Re: Tamil 0B83: Tamil Aytham and Devanagari VisargaL

From: Sinnathurai Srivas (
Date: Fri Apr 01 2005 - 16:56:31 CST

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    Name. Once a character is encoded, its character name will not be changed.

    The character names are used to distinguish between characters, and do not
    always express the full meaning of each character. They are designed to be
    used programmatically, and thus must be stable.

    In some cases the original name chosen to represent the character is
    inaccurate in one way or another. Any such inaccuracies are dealt with by
    adding annotations to the character name list (which is printed in the
    Unicode Standard and provided in a machine-readable format), or by adding
    descriptive text to the standard.


    My interpretation of the above from extracted from UC's site.

    This UC rules caals for "describe exzactly what the error was and describe
    how it was wrong, describe what is the correct form, etcc. This rule does
    not indicate one can leave the erronous information quietly and secretlty.
    On the contrary it calls for exact, technical, truthfull decription of what
    the problem is and how it is now resolved.)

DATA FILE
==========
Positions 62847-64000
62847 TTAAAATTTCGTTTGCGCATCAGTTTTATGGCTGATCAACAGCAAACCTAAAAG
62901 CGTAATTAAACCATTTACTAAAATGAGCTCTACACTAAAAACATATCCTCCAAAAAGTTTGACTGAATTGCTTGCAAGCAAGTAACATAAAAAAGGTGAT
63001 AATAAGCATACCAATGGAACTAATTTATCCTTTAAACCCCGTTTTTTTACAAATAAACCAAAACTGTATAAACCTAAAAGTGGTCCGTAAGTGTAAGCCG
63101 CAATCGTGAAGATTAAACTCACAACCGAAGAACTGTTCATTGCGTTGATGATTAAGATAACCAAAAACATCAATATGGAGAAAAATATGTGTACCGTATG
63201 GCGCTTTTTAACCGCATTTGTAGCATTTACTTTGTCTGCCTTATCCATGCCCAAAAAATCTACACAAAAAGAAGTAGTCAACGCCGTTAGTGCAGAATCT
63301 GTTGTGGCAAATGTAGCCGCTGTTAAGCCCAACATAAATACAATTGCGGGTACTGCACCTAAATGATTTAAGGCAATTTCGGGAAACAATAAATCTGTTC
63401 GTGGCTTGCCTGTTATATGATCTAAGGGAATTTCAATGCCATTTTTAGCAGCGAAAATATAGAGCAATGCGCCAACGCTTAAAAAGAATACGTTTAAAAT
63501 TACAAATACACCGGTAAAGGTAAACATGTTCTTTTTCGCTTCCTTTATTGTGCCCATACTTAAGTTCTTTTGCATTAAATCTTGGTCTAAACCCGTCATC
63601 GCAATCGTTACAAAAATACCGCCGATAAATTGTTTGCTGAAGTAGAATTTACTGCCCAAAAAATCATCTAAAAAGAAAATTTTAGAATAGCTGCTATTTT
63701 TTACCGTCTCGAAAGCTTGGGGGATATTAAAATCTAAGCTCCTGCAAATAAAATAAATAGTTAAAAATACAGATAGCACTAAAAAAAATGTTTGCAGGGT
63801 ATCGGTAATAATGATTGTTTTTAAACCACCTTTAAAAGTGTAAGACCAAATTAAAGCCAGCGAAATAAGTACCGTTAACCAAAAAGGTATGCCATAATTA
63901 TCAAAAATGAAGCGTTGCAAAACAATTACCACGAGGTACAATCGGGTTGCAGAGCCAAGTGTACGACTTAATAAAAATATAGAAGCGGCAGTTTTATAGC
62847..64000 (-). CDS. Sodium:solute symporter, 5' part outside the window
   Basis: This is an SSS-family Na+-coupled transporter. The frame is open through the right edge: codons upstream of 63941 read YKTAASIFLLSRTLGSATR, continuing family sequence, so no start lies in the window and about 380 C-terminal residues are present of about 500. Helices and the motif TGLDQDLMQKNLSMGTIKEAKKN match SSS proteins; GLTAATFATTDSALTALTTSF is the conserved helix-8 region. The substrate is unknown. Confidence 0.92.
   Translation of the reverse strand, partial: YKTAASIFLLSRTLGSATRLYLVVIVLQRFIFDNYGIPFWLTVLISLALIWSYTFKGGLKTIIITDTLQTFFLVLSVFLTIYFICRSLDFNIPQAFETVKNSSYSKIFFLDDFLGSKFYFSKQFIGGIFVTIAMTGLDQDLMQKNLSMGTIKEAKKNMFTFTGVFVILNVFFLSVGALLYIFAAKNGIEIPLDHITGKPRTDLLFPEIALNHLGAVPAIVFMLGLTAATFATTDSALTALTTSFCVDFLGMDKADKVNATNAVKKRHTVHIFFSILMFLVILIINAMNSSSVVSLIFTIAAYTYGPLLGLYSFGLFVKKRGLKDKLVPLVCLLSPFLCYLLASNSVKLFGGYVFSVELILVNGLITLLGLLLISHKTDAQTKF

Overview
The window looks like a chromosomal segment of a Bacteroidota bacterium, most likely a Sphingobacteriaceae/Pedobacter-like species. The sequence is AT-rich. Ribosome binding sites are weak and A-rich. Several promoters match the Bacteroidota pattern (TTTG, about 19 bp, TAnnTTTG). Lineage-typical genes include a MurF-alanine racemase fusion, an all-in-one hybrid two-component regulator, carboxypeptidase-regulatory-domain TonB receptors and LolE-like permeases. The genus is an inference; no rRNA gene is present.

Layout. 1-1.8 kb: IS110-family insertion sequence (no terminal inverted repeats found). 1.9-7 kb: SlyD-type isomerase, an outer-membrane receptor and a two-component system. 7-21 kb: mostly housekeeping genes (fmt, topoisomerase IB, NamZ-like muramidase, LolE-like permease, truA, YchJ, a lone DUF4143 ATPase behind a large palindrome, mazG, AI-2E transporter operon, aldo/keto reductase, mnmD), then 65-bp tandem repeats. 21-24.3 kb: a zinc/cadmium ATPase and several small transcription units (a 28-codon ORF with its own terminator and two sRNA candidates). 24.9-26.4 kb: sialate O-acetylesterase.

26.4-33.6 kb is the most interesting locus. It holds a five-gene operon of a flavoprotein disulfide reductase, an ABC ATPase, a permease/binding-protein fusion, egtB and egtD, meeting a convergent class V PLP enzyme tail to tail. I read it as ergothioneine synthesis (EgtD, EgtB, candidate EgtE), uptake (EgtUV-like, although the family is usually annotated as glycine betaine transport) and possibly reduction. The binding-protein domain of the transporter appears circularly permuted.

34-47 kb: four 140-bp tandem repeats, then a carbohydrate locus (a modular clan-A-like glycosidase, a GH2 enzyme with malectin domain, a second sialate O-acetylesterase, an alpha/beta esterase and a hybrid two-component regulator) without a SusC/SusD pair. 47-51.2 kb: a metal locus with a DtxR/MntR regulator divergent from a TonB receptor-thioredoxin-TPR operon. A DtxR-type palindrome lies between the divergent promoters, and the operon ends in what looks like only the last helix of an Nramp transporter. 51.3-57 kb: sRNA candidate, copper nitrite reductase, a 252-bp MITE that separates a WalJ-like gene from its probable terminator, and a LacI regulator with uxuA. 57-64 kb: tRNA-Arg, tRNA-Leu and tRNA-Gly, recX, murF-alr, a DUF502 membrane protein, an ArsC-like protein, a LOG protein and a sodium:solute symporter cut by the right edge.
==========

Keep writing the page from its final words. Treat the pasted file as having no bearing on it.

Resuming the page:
Sinnathurai srivas

    ----- Original Message -----
    From: "James Kass" <>
    To: "Unicode Mailing List" <>
    Sent: Friday, April 01, 2005 6:09 AM
    Subject: Re: Tamil 0B83: Tamil Aytham and Devanagari VisargaL

    > Here's a link offering some official detail about the policy:
    > In the past, people have made some forceful arguments against
    > this policy on this e-mail list, but the responses indicate that
    > this policy is not likely to be changed.
    > As Doug Ewell has pointed out, there was surely no intention
    > of insult with regards to the Unicode name of the Tamil Aytham.
    > Since the character has been part of Unicode since version 1.0, it
    > seems likely that the name was simply carried over from an
    > earlier standard, perhaps the ISCII standard.
    > The Unicode name serves as a unique identifier of a character. These
    > names may be right, they may be wrong, they may be misspelled,
    > but, (smile) at least they are unique! No other character will have
    > the same name string.
    > Best regards,
    > James Kass

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